Friday, September 17, 2010

Thinking about your museum's "voice"

In my workshops (and my book) I talk about the importance of creating a unique voice for your museum. This voice can be thought of as the person (real or imagined) who is "speaking" throughout your communication.

I wrote a post about Rockfish Restaurants, whose voice conveys the sense of humor of founder Randy DeWitt.

Another great example is the hilarious Q&A page of, a Web site that sells one item per day until it's sold out. The extra benefit is that Woot took something that is usually pretty stale and made it worth reading all the fine print.

Tip of the day: An authentic voice doesn't come from copying another company that's doing it successfully. Instead, look at who you are and what you stand for, and create something that's authentic to you and your brand.

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Saturday, September 04, 2010

Sunday's signpost

This is the new wayfinding system at Old Town San Diego State Historic Park. The overall sign is facing the correct direction, so that it matches what visitors see. The watercolor-style illustration has a historic feel, which works with the park's overall branding. It's done in an isonometric style, giving the buildings some depth and shadow, which also helps visitors "read" the map. And the you-are-here button is three-dimensional and red. Great job.

Wednesday, September 01, 2010

Every piece of paper is part of your museum's brand experience

I see this sort of thing at museums all the time... check your flyers today. And your school group information. And your teacher confirmation letters. I guarantee you have at least one of these floating around.

A while back, as I walked into one of my favorite stores, Target, I noticed a young employee who was handing out small flyers to customers who were entering. I assumed it was a promotion. Here’s what I was handed:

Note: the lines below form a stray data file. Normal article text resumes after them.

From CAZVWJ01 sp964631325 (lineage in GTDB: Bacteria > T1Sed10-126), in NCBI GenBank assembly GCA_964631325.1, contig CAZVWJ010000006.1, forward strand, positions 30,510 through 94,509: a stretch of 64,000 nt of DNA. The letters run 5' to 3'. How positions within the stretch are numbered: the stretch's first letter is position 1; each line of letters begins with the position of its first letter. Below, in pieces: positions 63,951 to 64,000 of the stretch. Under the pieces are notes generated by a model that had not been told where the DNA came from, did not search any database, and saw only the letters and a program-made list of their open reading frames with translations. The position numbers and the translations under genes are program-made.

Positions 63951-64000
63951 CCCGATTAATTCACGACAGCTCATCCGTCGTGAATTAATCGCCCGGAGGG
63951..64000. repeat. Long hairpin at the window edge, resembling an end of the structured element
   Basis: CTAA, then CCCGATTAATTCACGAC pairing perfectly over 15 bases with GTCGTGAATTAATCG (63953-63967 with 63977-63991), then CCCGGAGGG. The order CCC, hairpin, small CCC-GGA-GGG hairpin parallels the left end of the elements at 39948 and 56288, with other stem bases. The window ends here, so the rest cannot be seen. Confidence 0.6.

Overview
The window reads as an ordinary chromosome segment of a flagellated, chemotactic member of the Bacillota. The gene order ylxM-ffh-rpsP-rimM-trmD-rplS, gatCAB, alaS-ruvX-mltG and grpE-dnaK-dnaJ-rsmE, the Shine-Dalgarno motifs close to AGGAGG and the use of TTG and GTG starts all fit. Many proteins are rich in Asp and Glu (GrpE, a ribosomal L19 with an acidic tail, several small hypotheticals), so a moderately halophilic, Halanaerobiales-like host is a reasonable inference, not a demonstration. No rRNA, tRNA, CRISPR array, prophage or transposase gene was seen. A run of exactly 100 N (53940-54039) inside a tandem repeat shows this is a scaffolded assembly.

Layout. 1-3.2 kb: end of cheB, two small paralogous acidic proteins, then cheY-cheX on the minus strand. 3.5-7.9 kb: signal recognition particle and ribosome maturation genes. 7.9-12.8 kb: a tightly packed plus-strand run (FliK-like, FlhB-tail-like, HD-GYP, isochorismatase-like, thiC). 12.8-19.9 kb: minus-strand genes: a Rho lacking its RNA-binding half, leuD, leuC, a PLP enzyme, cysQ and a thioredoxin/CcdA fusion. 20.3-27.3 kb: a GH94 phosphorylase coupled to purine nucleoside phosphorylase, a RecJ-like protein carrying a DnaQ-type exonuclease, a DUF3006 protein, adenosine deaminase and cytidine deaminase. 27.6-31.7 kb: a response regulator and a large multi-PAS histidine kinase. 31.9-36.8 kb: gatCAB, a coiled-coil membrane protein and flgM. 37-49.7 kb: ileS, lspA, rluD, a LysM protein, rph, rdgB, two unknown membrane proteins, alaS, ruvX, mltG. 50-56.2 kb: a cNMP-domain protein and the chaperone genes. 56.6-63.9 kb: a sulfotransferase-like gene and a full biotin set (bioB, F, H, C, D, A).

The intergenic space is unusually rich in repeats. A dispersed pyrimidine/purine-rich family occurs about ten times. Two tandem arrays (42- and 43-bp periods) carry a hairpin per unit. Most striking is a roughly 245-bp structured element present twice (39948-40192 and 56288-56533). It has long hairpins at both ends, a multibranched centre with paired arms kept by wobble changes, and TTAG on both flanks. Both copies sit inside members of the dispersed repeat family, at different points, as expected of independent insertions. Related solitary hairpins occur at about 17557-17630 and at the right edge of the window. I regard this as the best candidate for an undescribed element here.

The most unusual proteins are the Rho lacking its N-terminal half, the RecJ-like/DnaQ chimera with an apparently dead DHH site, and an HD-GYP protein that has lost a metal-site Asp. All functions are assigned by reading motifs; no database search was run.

Can’t read it? It’s no better in person. It must have been copied off of an original that was on dark red paper, so the copy is nearly illegible. Here’s what it says:

Target Stores
Come join us!
Target in Mission Valley is now seeking fun and friendly people for a variety of positions in our store.

It goes on to list the type of positions and the benefits, and ends with:
Apply in person for your on the spot interview!

Hmmm. I immediately thought of the cool Target TV spots, the only commercials that I actually watch. Surely those savvy corporate designers could come up with a template that could be customized for a particular store and printed up properly? Surely someone must have noticed how poor the quality was on these, and that they might not draw good new employees to the store? Didn't someone notice it was crookedly cut? At any rate, this small slip of paper broke this great brand for me, just a little bit, making me think that this Target was a little bit shoddy compared to others.

Say it isn't so!

Tip of the Day: Every single message, in every media, is part of your brand. Never "whip something up." When you create a graphic identity, have your designer create some flexible templates, on software you can access, so that you are always putting out quality pieces.